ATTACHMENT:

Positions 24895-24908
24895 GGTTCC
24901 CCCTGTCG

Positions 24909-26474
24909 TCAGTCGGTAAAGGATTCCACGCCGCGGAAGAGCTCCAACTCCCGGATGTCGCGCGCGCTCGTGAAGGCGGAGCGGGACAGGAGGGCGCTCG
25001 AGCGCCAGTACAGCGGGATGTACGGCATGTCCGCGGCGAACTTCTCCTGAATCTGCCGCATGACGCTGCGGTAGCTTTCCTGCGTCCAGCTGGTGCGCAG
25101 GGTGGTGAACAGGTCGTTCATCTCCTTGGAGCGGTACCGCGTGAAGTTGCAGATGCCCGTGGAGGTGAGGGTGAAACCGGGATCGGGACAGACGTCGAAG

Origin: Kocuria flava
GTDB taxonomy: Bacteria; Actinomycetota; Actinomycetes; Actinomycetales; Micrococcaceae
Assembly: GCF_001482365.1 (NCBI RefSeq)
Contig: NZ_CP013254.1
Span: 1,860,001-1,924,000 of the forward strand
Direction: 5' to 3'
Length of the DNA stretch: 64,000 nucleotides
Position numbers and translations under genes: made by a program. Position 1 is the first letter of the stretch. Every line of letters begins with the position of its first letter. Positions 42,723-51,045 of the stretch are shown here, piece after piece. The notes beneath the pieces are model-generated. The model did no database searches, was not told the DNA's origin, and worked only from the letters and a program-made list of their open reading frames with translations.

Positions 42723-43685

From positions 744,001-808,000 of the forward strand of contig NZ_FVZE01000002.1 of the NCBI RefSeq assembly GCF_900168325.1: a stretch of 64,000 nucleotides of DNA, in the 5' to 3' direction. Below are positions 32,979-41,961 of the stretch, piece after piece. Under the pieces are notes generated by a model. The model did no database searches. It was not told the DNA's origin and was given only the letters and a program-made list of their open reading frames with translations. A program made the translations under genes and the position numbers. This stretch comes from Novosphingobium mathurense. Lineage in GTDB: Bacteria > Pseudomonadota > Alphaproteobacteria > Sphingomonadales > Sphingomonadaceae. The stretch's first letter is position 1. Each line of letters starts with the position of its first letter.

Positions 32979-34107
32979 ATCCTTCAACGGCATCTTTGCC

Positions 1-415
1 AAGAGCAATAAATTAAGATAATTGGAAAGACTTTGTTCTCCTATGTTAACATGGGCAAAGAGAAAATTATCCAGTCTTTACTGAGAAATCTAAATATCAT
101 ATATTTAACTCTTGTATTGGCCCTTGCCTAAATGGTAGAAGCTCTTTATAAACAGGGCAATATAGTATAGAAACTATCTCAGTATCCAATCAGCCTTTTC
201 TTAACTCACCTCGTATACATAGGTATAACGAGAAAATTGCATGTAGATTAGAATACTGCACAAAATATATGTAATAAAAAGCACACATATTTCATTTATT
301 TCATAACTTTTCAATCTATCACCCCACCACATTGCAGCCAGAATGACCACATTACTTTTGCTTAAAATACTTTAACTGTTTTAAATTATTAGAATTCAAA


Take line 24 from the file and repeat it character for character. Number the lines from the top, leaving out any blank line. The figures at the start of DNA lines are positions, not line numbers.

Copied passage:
301 TCATAACTTTTCAATCTATCACCCCACCACATTGCAGCCAGAATGACCACATTACTTTTGCTTAAAATACTTTAACTGTTTTAAATTATTAGAATTCAAA